Jesus Is Dead

P. Félix Jiménez Tutor, escolapio.....



By Susan Rusell

The life -the promise- the lights that shone so brightly has been extinguished. All that remains of the Rabbi from Nazareth is a broken body and broken dreams of his scattered followers.

The kingdom he proclaimed did not come. The powerful remain powerful, the oppressed remain oppressed - and where there had been hope there is only despair. This is the stark truth of this day we call Good Friday.

What is there in that message for us tonight?

Let’s be honest: we already know this is not the end of the story. We gather tonight for the Liturgy of Good Friday with Easter dress hanging in our closet, the flowers ordered, the brunch planned and the candy ready to go in the baskets. We’ve peaked at the last chapter to see how the book comes out. We’ve seen this movie before and know that there is a happy ending.

One question is: Can we be present in the reality of Good Friday, knowing that Easter happens?

Another question: Why bother? Couldn’t we just skip Good Friday? Clearly, that’s an option. Look around you. I think I’m safe in saying that there’ll be a few more folks with us on Sunday morning. Folks who go straight from Palm Sunday to Easter Day without the Holy Week stuff.

Couldn’t we just skip this part -why dwell on it?

We just heard the story of the crucifixion on Palm Sunday: just like we’ve heard it every year. Can we hear it tonight in a way that isn’t just “the same old thing”?

All of a sudden, Kimmie, one of my daughters who was four, stopped coloring and began to listen to the unfolding story. She’d been in church since before she was born and she’d heard this story many times, even for such a little one. But on this particular day, she was listening like she’d never heard the story before.

When the Gospel got to the words, ”because he was already dead”, she suddenly stood up and said (in a loud, horror-filled voice) “Jesus is DEAD”. They killed Jesus??? And she started to cry in a way that made it clear, this story she’d heard over and over again she had just heard in some very profound way for the first time.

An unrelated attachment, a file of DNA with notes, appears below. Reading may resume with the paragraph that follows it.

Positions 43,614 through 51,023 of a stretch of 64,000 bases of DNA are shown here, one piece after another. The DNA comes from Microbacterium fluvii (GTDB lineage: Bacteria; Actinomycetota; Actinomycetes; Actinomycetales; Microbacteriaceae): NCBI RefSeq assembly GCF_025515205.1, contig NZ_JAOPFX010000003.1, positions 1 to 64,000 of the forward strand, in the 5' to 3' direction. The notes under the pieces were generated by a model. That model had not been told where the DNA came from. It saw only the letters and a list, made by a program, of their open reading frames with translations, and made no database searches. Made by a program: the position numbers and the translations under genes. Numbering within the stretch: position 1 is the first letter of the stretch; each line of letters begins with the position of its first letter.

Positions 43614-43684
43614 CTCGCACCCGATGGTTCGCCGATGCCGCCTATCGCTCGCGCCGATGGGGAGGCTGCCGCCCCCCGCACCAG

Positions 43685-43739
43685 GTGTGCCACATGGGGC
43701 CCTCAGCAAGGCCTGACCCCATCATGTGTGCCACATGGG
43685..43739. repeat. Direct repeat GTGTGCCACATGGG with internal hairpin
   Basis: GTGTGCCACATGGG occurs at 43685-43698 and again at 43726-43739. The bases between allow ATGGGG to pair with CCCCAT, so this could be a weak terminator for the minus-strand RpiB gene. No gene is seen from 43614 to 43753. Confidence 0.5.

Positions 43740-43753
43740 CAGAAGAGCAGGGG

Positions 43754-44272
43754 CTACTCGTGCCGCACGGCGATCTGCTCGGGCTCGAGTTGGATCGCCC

At four years old, she entered into the pain and suffering of the crucifixion event -and in experiencing that pain herself, was changed by it. And, as she was carried out of church inconsolable on her daddy’s shoulder, so were we.

I am baffled by how we can hear these stories of Lent and Holy Week and not be changed by them. Don’t we get it? Who was it that was upset by the Lazarus story? Who was repelled by the teachings of Jesus? Who felt that Jesus was teaching false doctrines? Who wanted this man to go away?

It was the righteous: it was the keepers of the Law. It was the people who knew the rules and knew how to make sure everyone else kept them. How can we hear this story and not be confronted by that? By the sin of the self-righteous in the voices who cried “Hosanna” and turned so quickly to the crowd which cried “Crucify Him”. The crowd got what they asked for.

I don’t want to be part of that crowd. I don’t want you to be part of that crowd. I don’t want the Church to be part of that crowd. But that is the risk we run if we skip Good Friday. If we fast forward to Easter, we avoid confronting in ourselves our own self-righteousness, our own certainties, our own fears. We also avoid being transformed by them.

Faith is what you are willing to die for. Dogma is what you are willing to kill for”. Robert Sahan

Jesus is dead. He came with a willingness to die for the sake of the message that the kingdom of God is at hand. It is here. It is now. He came with a message of inclusiveness and compassion.

For us this evening, it is an invitation to join and be part of the crucifixion story.

Like the disciples who fled from the Garden of Gethsemani, we don’t want a dead rabbi, we want a Risen Lord.

The paradox is that it is precisely because we have already experienced the Resurrection that we can enter into the crucifixion, not just on Good Friday, but wherever and whenever we face the choice between self-righteousness and compassion.

What we have to offer is a faith to die for, not a dogma to kill for. What we have to proclaim is a Gospel that can truly enter into those places of darkness and suffering where compassion is the only gift we have to give.

We are at a crucial point in the symphony that is Holy Week.

Palm Sunday was our overture: touching on all the themes to be played throughout the week and leading us into the subsequent movements. And now we have arrived at Good Friday: in some ways the “adagio” of the piece. In the hours between now and the “allegro” of Easter, we sit in the silence and contemplate the power of this story that is ours.